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Man wakes from 12-week long coma after industrial accident to meet the newborn baby son he'd always wanted

Mirror logo Mirror 8/06/2017

A man woke up from a 12-week long coma to meet the newborn baby son that he had always wanted.

Jonny Little was just 23 years old when he suffered a serious brain injury in an accident at work involving a sheet of steel.

His fiancee Arlene had just started her maternity leave when the engineering firm worker was rushed to hospital.

He was so poorly in a coma that doctors didn't know if he would make it.

For months following his accident, Arlene kept a vigil by Jonny's bedside - spending just a week away to give birth to baby Jay-J.

When he eventually came round, he finally got to meet his son - the boy that would give Johnny the drive to learn how to walk, talk and care for himself again.

Credits: Belfast Live WS © Provided by Trinity Mirror Plc Credits: Belfast Live WS "I needed to get back here because I knew he needed a father," Jonny, who is now 30, said.

"He was my driving force."

The accident was back in October 2010 - and BelfastLive reports that although he was striving to be the dad Jay-J needed, he also says that he could not have made the recovery he has without the support of his now wife Arlene and more recently the love of their baby daughter, Skye.

"In my eyes, my wife is a legend," he added.

"She put up with so much and brought me through the whole thing.

"We've been together 17 years - and she's been with me every step of the way."

Credits: Belfast Live WS © Provided by Trinity Mirror Plc Credits: Belfast Live WS Months of hospital trips, a new baby and helping her husband to relearn things lost through his trauma are just some of the things Arlene has done, he said.

But she also helps him through the fluctuating moods, forgetfulness and extreme tiredness that come with a brain injury.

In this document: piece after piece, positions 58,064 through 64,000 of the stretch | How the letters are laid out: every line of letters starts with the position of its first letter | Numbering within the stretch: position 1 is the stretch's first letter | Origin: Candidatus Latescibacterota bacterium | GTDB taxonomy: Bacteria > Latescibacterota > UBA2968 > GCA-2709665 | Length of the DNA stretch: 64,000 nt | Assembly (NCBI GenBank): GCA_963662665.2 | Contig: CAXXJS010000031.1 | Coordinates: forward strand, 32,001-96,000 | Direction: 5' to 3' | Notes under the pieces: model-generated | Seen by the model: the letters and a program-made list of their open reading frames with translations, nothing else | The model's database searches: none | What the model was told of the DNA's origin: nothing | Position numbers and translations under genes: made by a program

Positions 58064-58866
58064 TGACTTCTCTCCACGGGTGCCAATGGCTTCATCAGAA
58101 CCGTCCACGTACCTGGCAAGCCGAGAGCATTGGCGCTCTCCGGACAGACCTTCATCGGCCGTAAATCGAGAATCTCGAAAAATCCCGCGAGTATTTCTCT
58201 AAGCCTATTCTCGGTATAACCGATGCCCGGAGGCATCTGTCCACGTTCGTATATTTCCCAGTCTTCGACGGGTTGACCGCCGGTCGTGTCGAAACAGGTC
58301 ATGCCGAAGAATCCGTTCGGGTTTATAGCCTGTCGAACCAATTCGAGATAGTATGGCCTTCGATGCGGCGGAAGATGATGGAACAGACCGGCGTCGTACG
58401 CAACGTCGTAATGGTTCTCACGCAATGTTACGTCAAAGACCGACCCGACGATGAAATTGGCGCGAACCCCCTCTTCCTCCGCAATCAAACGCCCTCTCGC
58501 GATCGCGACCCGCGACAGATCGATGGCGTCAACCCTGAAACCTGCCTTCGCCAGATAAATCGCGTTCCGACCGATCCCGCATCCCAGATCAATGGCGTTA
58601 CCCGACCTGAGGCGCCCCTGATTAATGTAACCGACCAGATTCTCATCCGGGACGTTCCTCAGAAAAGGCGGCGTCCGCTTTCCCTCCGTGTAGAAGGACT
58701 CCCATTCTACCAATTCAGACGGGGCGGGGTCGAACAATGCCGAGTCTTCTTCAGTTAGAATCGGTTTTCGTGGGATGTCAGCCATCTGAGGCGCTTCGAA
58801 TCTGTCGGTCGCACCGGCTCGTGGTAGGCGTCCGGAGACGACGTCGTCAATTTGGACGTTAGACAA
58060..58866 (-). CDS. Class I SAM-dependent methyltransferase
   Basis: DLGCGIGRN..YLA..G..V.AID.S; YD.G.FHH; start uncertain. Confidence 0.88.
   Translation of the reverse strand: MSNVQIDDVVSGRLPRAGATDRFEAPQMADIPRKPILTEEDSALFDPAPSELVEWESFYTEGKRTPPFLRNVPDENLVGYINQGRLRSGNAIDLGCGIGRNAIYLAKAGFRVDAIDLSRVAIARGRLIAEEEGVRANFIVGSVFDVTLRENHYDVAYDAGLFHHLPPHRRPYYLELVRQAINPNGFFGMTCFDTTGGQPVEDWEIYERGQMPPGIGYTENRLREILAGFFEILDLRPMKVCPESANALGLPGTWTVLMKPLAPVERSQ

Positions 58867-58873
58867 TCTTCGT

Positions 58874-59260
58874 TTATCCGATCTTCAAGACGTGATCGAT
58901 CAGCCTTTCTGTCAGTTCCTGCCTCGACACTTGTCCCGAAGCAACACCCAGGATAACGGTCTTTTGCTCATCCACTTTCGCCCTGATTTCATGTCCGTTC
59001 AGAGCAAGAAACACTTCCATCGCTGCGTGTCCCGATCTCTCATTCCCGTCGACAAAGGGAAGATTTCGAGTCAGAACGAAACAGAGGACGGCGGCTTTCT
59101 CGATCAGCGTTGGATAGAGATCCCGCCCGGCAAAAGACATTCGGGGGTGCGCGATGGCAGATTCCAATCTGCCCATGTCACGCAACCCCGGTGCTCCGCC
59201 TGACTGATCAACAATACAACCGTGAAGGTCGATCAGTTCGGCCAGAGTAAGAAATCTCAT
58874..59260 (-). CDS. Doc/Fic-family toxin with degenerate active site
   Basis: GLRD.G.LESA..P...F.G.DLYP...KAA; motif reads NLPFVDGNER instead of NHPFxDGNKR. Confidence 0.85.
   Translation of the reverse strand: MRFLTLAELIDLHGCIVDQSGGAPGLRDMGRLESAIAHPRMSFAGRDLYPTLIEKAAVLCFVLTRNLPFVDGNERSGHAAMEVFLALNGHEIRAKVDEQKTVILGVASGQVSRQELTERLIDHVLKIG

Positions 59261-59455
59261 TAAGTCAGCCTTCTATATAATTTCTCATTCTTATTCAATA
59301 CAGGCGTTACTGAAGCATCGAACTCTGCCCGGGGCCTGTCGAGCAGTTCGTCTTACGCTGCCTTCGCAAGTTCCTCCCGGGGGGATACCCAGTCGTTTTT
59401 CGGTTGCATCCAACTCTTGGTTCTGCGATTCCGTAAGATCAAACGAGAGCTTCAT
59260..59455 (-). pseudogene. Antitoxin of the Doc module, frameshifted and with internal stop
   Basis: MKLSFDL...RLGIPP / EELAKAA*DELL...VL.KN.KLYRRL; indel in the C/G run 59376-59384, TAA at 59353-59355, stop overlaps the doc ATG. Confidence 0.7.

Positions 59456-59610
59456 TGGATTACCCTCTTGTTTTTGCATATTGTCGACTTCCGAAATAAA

"She doesn't deserve it," he added.

But he said his 29-year-old wife and Jay-J, now six, gave him the drive to carry on.

Credits: Belfast Live WS © Provided by Trinity Mirror Plc Credits: Belfast Live WS So much so, that with the help of three hospitals, occupational therapists, physiotherapists and the Cedar Foundation, Jonny was back at work before she was.

"I just pushed and I pushed and I was back to work by March 6," he continued.

"The Cedar Foundation came in contact with me in January (2011) and I met with them every week to talk about my problems."

Jonny said through those meetings he was able to talk through issues and learn coping strategies for problems such as memory loss.

And so with a plan in place he transitioned back to work, working two hours, three days a week to start.

"I pushed myself so hard," Johnny explained. "For me it was about providing for my family."

A family that welcomed its newest member - baby Skye - just six months ago.

Now Jonny is working full-time again as a goods operator at the same Tyrone engineering firm he worked at before - and "is still learning" and "achieving every day".

"I hope if there are others in my circumstances that they don't give up," Jonny added. "I'm proof you can achieve when you believe."

Cedar's Inclusion Works service helps people with brain injuries to improve employability skills and social inclusion, enter employment or voluntary work and achieve qualifications.

It is part funded by the Northern Ireland European Social Fund 2014-2020 and Department for the Economy.

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